The second case was a 16-year old boy from Tel Aviv, who possessed an unusual talent for the violin. His parents were crushed under the burden of financing his lessons. I telephoned to B’nai Brith in England, and they agreed to help. That boy was accepted at the Juilliard School in the United States, where the world-famous violinist Isaac Stern adopted him for two years. He has become one of Israel’s most talented musicians.
Since those days, our records mirror tragedy, inspiration, hope, adventure – and even danger. I recall visiting a divorced mother of seven in hospital, who whispered to me with her last breath: “Look after my children.” The picture of two brothers aged 15 and 17, standing over the open grave of their father – three months after their mother had also died of cancer – hugging each other and crying: “Abba! Abba!” – is etched in my memory. A 16-year old boy from Carmiel discovered that he had diabetes; he wanted to die and refused treatment. As he almost lost consciousness, I dragged him into my car and rushed him to hospital. Employed by the Carmiel Municipality, he is still in touch with me. The girl from an Ethiopian family, who sat in the dark in their salon because they could not afford to pay for electricity, is now a qualified nurse and happily married with three children. On one organized trip, I was prevented from reaching the top of Masada because I had to subdue a 16-year-old boy who tried to attack the guide with a knife.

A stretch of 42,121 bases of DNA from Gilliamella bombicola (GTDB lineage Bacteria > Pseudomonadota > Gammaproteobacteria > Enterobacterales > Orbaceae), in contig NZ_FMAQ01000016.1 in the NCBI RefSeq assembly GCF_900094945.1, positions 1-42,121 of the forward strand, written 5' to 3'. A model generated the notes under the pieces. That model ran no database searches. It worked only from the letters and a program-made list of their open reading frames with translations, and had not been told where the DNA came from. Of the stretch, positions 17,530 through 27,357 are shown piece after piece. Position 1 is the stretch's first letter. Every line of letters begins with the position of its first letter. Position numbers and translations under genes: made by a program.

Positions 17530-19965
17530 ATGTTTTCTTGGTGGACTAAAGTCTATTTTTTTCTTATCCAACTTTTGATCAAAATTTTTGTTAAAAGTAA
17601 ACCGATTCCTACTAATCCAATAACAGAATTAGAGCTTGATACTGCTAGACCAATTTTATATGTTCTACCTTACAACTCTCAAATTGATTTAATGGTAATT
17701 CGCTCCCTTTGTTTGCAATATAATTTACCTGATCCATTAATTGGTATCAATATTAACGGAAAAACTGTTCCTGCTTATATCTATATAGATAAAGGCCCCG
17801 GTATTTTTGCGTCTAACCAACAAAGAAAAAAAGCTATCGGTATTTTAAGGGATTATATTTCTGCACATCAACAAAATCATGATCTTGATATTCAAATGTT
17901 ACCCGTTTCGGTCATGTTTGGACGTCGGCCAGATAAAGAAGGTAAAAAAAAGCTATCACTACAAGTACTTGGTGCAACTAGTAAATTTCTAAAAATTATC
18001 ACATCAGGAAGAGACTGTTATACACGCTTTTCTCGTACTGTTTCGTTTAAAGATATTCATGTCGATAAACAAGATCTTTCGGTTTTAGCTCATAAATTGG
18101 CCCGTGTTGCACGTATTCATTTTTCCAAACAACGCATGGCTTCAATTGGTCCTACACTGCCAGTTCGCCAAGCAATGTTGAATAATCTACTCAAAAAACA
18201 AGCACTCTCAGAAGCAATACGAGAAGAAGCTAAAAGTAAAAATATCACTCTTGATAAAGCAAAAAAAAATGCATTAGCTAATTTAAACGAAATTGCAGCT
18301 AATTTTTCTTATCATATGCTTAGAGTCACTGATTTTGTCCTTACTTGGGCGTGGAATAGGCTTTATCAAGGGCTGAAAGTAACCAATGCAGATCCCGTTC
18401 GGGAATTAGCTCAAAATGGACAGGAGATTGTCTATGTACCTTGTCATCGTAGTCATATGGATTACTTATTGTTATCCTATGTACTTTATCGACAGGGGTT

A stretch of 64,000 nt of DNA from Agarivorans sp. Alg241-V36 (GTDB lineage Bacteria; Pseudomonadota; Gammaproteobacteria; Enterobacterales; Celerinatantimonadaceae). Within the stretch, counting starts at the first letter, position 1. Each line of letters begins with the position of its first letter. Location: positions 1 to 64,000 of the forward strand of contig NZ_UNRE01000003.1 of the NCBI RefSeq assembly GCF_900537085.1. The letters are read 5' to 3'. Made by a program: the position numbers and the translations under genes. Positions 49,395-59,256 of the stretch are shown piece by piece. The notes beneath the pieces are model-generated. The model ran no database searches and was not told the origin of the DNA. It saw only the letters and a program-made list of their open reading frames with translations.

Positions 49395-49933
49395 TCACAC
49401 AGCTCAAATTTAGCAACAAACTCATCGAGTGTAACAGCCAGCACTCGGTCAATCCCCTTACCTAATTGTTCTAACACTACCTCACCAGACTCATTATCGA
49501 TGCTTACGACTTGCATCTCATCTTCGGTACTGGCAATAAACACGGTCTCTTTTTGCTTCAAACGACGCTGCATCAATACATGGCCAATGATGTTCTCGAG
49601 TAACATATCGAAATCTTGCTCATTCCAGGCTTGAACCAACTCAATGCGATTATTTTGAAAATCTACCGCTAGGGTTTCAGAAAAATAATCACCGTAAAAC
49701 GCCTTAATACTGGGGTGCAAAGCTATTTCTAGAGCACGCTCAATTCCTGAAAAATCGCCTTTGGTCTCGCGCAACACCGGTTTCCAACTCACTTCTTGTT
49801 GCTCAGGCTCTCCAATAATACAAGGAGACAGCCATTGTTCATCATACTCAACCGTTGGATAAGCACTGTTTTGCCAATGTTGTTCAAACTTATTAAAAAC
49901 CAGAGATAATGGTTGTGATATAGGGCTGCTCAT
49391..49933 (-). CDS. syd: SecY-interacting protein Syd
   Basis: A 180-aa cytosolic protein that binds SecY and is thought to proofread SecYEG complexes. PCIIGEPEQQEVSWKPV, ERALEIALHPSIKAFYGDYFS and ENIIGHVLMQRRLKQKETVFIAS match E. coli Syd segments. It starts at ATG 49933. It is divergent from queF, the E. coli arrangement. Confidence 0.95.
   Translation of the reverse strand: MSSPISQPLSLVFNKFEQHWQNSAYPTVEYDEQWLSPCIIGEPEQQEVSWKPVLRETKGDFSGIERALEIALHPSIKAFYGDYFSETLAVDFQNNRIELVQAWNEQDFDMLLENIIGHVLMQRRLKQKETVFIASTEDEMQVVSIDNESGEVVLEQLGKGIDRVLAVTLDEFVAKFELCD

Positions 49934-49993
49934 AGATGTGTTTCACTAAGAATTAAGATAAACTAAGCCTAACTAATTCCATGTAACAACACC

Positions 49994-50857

There was an orphaned teenager who had been given temporary accommodation in a cheap hotel; he amused himself by throwing darts at me. A boy who was expelled from school in the 10th grade because of behavioral problems was keen on sports; so we helped him to study at the Wingate Institute. He completed the course with distinction, and served three years in a combat unit in the Army. On demobilization he returned to Wingate, and is today sports instructor and football coach. He has helped many youngsters, and we are still in touch.